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Playing with fire -- and learning to not like CAFS

By Andrew Pollack on 04/15/2008 at 09:52 PM EDT

CAFS (Compressed Air Foam System) is a fairly new technology for the fire service. Some people swear by it, and other people don't like it at all. Until today I held no real opinion as I hadn't used it, though I'd expressed some trepidation.

At just after 4 this afternoon, Cumberland toned out for our RIT to respond to the next town over, Yarmouth, for a possible structure fire. By the time we were on the road, Yarmouth had gone to the All hands, and about the time we got there they went to a 2nd Alarm. Most of the reason for those escalations were manpower related. This was an old New England residential home with lots of additions, very little fire control, plaster and lathe walls and ceilings, and a fuel load inside that was pretty amazing.

Although we'd responded as RIT, on arrival they were so short staffed that we were redirected to the attack line. That's a really big no-no usually, but I wasn't in change and half dozen chiefs on site had already called for a replacement RIT which was due very shortly. In any case, the four of us took a line that was already in place to the front door connected to one of Yarmouth's engine companies and after checking our gear and making sure we were "fully encapsulated", snapped in our regulators and entered the building.

The firefighting wasn't terribly glamorous. Most of the first few minutes I spent just a few feet into the structure hauling line from outside and pushing it through to the guys on the nozzle so they wouldn't get caught short as they went around corners or stairs. After a bit I was in what I guess was a living room or front room when I was handed a line that was being manned by another group who was exiting the building for new air bottles. I had one guy with me who was an officer of one kind or another from Yarmouth, and together we went through a door (and I mean we went through the door, not just the doorway) and into a room with a bit of fire still in it.

Here's where the CAFS comes into play. The line I was handed was a CAFS line. Instead of water or solution of 3% class A foam in water what was coming out the end of that nozzle when I pulled it open was mostly air. It should have been a well mixed air-foam mixture but it wasn't. There was some foam but mostly it was air. I don't know if it wasn't set right on the engine, if someone hadn't opened a valve or whatever. Maybe nothing was wrong with it at all, and its just the way the stuff behaves. All I can say is that what came out of that nozzle didn't come close to making me happy. When you put water on fire it turns into steam. In the process it expands to thousands of times its volume and takes away a huge amount of heat in the conversion. CAFS, in theory, traps the heat in the structure of the foam, releasing it slowly as the foam dissipates.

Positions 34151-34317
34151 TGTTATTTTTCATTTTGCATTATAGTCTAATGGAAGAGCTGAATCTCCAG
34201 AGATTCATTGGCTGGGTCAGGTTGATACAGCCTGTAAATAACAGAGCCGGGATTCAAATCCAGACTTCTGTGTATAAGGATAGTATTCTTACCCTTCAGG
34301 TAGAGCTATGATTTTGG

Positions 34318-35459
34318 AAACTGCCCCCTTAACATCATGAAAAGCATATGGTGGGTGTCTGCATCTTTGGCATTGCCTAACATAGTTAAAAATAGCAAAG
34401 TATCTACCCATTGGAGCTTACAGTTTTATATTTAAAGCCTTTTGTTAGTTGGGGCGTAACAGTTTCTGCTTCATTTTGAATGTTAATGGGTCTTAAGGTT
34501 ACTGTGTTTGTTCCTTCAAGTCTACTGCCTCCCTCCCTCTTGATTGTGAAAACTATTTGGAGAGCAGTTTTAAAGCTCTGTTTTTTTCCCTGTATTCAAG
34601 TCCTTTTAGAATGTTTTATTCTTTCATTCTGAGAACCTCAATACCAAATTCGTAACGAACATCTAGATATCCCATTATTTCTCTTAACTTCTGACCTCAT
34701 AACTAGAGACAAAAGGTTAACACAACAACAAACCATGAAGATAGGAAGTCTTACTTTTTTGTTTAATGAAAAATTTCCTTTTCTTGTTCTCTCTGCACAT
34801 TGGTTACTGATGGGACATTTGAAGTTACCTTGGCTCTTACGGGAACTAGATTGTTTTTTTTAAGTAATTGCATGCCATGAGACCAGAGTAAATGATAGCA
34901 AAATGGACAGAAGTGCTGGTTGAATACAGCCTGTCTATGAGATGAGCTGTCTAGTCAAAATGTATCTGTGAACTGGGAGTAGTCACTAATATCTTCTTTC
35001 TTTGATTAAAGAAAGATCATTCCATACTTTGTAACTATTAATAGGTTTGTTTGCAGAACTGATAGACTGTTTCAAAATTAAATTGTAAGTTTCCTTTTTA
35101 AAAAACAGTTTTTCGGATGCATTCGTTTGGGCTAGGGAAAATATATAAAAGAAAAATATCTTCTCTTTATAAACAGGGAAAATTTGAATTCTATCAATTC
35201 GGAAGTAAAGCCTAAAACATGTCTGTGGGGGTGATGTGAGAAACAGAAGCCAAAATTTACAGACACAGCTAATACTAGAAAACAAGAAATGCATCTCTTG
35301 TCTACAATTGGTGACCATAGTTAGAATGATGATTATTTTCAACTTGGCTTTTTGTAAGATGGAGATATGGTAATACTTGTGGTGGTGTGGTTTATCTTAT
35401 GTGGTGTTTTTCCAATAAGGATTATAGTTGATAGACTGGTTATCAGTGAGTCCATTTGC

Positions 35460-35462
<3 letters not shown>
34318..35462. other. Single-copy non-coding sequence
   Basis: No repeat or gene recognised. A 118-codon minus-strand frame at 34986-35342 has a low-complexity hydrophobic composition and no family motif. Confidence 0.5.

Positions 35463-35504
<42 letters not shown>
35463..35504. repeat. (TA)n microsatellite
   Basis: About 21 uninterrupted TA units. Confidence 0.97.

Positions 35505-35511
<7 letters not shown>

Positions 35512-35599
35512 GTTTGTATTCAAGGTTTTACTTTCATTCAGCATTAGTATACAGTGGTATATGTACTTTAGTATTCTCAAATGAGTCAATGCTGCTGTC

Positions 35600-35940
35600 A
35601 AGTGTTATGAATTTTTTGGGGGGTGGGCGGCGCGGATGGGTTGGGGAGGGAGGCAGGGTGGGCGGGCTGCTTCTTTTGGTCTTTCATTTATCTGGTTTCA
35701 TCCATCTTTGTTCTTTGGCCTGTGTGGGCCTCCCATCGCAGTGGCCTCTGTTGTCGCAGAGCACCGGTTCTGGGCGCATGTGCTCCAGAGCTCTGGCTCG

What has always worried me about CAFS is what happens if you don't get the mix right. I know those guys are trained on it. Its all they use. I also know that when you're short water CAFS can be a real gift. In Cumberland, we practice tanker shuttles. We do it a lot. At least once and often twice a year we practice a big multi-town tanker shuttle. We do the practice because we don't want to be in a situation where we're short on water. People will also tell you that CAFS gives you a lighter and easier to handle hose line. I don't really find that to be the case.

The long and short of it is that when I opened that nozzle up and took aim at a hot spot the effect was as much like blowing air on the fire as anything else until the mix was better and then the foam got a little better. At no time did I get the rich, thick foam I get with the Class A off our units. I know those who swear by the stuff will tell me the line needed to be bled before we entered the building. To them I answer that this line was already in the building and had already been used. Water would have instantly knocked out what little fire was left there in that room. It would have converted to steam and that would have been it. The foam sort of worked too -- but it also blew the fire around a great deal and didn't so much "extinguish" as it just "went away" in a way that left me very little confidence that it would stay gone. It left things hot and dry with a little bit of foam around. It didn't leave things saturated and cool.

I haven't been doing this long enough to be one of those crusty old leatherheads who say things like "water puts out fire, not foam". I think any reader of this site nights I'm not resistant to new technology. Still, here's a case where I'll stick with what works -- which is water -- for as long as I can.

There are  - loading -  comments....

re: Playing with fire -- and learning to not like CAFSBy Danny Lawrence on 04/16/2008 at 10:15 AM EDT
So, I guess instead of swearing [i]by[/i] CAFS, you swear [i]at[/i] it!

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